This recipe reflects medieval trade and tastes, but is very much usable today. You may recognize its grandaughter recipe in Quatres Epices. Both blends can be used for savory dishes (braised or roasted meat) or sweet ones (ginger bread, apple pie and so on). Galingale, long pepper & grains of paradise, 3 unusual spices used here, give tingly and complex flavors. They are findable and worth seeking out, at bricks-and-mortar or online specialists. I have liked and cooked with this blend for years, and bottle it for gifts. Original had 1 tablespoon clove, which I omit as I don't like it, but you can restore that spice. Adapted from Livre fort excellence de cuysine, 1555. —Nancy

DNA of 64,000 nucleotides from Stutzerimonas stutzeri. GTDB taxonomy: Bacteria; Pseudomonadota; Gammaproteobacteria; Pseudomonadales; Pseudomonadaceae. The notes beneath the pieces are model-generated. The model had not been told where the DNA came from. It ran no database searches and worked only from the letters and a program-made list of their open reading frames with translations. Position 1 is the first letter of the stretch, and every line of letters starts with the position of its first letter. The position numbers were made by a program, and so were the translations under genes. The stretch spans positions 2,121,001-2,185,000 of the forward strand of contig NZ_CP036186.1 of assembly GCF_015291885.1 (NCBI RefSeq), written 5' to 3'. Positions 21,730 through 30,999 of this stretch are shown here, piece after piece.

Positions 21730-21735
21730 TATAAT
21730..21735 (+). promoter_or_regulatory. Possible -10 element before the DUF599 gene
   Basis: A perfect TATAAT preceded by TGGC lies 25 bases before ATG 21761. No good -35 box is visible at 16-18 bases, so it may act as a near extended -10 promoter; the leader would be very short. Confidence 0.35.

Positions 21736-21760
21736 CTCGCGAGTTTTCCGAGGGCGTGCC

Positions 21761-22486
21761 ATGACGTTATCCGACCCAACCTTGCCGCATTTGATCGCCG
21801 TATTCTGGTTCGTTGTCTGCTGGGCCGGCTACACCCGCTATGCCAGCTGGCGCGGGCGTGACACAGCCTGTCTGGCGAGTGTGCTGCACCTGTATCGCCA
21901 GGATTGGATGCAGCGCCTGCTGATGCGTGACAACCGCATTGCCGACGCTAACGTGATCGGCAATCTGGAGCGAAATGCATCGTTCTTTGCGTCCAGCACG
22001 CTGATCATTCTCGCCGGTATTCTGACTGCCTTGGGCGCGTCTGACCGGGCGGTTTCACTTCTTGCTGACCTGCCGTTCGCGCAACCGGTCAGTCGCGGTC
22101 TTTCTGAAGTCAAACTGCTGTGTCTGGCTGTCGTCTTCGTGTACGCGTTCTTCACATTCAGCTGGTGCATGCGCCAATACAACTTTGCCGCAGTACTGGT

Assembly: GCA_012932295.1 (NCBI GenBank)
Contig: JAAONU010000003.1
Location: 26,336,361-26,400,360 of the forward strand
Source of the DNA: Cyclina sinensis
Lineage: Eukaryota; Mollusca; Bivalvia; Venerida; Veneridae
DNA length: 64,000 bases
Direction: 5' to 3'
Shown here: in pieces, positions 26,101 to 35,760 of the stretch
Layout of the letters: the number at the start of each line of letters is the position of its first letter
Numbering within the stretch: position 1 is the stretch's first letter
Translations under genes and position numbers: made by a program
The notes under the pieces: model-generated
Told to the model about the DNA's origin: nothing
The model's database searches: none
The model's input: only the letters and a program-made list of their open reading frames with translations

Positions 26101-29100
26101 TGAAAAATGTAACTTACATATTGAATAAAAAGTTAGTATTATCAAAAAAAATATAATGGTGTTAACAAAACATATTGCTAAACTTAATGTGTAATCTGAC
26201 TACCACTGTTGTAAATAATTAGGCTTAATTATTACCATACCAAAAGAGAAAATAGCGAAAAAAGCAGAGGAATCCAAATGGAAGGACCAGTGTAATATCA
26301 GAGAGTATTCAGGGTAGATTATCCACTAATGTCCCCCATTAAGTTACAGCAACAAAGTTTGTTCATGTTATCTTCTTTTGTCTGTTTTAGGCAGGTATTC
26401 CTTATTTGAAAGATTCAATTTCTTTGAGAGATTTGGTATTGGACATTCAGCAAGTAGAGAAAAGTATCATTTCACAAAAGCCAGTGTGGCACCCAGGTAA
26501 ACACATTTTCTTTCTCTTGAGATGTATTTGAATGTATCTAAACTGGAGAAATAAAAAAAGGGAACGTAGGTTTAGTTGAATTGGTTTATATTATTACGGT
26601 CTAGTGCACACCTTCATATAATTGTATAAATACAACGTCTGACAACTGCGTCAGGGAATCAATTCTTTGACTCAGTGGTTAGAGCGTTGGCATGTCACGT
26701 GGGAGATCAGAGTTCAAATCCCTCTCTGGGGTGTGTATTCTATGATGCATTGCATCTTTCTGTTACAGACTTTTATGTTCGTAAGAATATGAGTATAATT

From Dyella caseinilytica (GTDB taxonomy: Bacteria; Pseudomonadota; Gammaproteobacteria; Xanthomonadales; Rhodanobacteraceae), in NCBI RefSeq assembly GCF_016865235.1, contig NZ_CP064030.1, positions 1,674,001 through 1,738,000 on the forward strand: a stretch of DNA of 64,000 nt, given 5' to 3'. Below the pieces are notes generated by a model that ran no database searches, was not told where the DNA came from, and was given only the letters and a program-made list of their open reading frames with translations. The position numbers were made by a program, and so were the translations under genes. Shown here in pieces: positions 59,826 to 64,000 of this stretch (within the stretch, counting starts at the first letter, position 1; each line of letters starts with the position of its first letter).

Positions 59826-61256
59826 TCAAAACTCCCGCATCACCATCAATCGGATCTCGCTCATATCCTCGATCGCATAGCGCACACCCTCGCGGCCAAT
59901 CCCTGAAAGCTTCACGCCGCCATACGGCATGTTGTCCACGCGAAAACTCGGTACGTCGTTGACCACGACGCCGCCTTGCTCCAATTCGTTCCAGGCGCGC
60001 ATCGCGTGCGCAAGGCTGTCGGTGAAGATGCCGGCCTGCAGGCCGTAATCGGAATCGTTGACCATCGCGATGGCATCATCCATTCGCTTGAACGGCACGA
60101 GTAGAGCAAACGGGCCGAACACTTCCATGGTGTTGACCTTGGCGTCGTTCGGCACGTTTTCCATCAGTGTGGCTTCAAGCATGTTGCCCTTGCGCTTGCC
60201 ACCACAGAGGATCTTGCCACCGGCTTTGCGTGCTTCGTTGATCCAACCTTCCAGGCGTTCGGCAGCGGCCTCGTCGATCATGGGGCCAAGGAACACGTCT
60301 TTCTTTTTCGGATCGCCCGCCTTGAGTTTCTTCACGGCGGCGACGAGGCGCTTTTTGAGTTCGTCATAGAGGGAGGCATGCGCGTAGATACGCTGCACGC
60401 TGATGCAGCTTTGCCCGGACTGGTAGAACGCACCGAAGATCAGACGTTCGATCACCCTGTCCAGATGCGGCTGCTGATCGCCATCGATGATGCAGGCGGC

1 cup (110g)
(about 30g) ground cinnamon
(about 30g) ground ginger
(about 15g) ground nutmeg &/or mace
(about 15g) ground black peppercorns (round pepper)
(about 7g) ground long pepper (featured in attached drawing)
(about 7g) ground grains of paradise
(about 7g) ground galingale (a relative of ginger)
In This Recipe
Get whole spices if you can, roast (optional) and grind them in a coffee grinder or blender. Measure and mix.
If whole spices are not available, use ground ones from a store freshly opened and/or where turnover is high. Measure & mix.
Put in air-proof container, and keep in a dark, cool cupboard for up to a year.
If you want less or more, pick another measure (e.g., teaspoons instead of tablespoons) but maintain the ratios used here.